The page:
by Selina Chignall in Ottawa
As 25,000 Syrian refugees live through the process of resettlement and beginning new lives in Canada, a Statistics Canada study published today reveals that the children of refugees who arrived in Canada between 1980 and 2000 are thriving.
StatsCan’s, Educational and Labour Market Outcomes of Childhood Immigrants by Admission Class, reviewed the 2011 National Household Survey to examine the socioeconomic outcomes of immigrant children who arrived in Canada before the age of 18 during those two decades.
The study examined each class of immigrant — skilled workers, business immigrants, live-in caregivers, the family class and refugees.
The study found children of all categories of refugees (private, government and landed) had achieved better graduation outcomes than their Canadian-born peers. They had also outperformed those who settled here through the live-in caregivers and family class.
Roughly 30 per cent of refugees from all classes went to university — whereas 24 per cent of children born to two Canadian-born parents attended university and 19 per cent of those born to live-in caregivers.
[quote align=”center” color=”#999999″]”We have the proof before our eyes how refugees and children of refugees have proved themselves in Canadian society.”[/quote]
The highest portion of immigrant children were those who came via business and the skilled-worker class. Of those who came through the channel, 59% obtained a university degree, while 50% of those from the skilled-worker class got their diploma.
The study also found that the average earnings of refugee children — $41,000 to $44,000 — were similar to the earnings of children with both Canadian-born parents and immigrant parents who came into the country via the business and skilled working class streams. Their annual earnings were about $46,000
Janet Dench, executive director of the Canadian Council for Refugees (CCR), said she’s not surprised by the positive outcomes refugees have in their new home.
“We have the proof before our eyes how refugees and children of refugees have proved themselves in Canadian society.”
Dench said it confirms what CCR has been saying for a long time: refugees contribute enormously to Canada.
[quote align=”center” color=”#999999″]”Playing catch-up is an issue many teens face, and the educational system still hasn’t figured out how to support these students,”[/quote]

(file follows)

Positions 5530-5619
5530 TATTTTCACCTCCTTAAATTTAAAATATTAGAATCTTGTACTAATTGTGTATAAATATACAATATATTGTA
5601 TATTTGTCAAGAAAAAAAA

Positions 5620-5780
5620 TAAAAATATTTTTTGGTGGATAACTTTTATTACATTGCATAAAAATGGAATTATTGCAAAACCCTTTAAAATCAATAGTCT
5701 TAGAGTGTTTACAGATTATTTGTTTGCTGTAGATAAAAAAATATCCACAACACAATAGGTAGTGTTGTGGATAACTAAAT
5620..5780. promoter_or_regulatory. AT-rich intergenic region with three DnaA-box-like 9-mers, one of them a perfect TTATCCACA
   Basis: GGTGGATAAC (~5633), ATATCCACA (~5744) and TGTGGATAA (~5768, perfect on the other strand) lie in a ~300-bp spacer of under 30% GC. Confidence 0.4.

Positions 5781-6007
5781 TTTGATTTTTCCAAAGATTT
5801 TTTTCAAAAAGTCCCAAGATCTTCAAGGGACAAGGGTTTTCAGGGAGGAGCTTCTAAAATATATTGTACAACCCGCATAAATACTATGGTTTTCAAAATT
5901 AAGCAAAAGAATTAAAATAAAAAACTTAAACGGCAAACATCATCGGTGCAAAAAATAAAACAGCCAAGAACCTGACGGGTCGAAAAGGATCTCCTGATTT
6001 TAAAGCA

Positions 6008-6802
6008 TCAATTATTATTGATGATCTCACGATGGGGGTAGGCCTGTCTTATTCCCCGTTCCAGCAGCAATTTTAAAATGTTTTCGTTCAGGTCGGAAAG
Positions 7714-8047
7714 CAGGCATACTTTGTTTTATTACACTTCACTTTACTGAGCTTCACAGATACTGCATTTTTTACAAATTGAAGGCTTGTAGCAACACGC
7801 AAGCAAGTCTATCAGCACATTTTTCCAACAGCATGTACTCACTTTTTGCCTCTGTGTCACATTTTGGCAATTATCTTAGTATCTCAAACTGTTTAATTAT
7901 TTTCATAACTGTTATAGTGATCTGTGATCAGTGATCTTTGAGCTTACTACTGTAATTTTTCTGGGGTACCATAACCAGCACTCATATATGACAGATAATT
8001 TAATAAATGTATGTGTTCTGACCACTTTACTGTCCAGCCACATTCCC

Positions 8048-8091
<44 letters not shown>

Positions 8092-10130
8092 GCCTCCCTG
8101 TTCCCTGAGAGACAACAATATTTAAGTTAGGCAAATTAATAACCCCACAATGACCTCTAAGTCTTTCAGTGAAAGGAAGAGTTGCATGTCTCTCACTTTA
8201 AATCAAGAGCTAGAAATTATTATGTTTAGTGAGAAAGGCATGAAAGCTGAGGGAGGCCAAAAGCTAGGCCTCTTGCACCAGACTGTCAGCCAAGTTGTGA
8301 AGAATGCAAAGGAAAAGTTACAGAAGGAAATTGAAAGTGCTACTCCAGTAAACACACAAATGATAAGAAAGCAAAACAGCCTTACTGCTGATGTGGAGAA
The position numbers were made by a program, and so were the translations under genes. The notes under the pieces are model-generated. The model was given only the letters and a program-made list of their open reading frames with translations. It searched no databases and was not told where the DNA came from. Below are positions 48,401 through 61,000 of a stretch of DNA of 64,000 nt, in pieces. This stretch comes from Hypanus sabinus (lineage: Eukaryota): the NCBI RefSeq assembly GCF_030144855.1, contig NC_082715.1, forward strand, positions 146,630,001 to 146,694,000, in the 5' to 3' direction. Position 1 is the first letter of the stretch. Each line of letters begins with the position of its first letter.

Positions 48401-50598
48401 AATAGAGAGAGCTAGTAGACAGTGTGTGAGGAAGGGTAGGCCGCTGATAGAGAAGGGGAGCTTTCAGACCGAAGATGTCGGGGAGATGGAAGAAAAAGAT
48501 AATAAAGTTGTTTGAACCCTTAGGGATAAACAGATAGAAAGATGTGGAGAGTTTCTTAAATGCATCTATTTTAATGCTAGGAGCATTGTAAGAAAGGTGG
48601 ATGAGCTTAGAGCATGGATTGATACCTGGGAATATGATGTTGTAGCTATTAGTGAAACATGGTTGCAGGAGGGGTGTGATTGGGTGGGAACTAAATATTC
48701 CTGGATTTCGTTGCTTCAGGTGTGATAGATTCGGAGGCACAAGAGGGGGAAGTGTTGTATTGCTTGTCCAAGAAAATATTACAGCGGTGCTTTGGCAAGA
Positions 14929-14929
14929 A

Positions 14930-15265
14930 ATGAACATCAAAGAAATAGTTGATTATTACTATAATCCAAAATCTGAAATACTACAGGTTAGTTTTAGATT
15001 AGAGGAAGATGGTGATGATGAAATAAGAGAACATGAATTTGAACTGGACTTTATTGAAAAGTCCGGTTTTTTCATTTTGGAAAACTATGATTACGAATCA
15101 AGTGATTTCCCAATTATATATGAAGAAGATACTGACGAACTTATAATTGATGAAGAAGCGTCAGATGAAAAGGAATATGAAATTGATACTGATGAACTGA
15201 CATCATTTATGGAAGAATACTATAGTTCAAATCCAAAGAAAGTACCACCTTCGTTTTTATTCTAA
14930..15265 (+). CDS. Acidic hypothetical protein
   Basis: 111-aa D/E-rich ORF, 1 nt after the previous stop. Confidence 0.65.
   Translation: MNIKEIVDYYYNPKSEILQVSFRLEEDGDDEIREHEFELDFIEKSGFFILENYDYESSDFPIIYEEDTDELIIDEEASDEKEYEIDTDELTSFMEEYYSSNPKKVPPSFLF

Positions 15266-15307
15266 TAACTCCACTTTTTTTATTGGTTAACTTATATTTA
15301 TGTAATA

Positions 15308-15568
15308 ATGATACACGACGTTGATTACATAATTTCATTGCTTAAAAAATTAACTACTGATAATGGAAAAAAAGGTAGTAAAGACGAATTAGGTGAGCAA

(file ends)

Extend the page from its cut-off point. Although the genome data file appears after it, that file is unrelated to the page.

However, there are barriers some refugee children face that can prevent them from pursuing higher education, including helping their families to pay off their transportation loan. Those looking to settle in Canada have to pay their way here and undergo a medical examination. If they can’t afford to do so, the government will help pay for these services, but the families have to reimburse them for the loan.
“We hear they might not be able to go to university because they have to earn money to pay off the transportation loan,” Dench said.
For some refugees, the loan is waived. For the rest, it can cost a family $10,000. They have one to six years to pay back the loan, depending upon how much the owe the government.
An issue that also could affect the future generations of refugees pouring into the country from countries like Guatemala, Ethiopia, Eritrea, and Syria is that they come from war-torn countries whose education systems have or are close to collapse, said Monica Boyd, a professor of sociology at the University of Toronto.
A report from World Vision said between two million and three million Syrian children are not attending school. For many of these young children who have gone months and years without formal schooling, Boyd said it’s an added challenge when they start their new life in Canada.
According to a November 2015 report by Citizenship and Immigration Canada, of those Syrians who arrived in 2014, 34 per cent were under the age of 15, and 15 per cent were 15 to 24 and 48 per cent were between 25 to 64.
Statistics Canada and Boyd both said the younger the children are when they settle in a new country, the better education outcomes they have. She said this was due in part to youngsters spending a longer period in the school system where they can improve their language skills.
It’s harder for teens to catch up on language skills and to adapt to a new education system.
“Playing catch-up is an issue many teens face, and the educational system still hasn’t figured out how to support these students,” said Dench.
Republished in partnership with iPolitics.ca.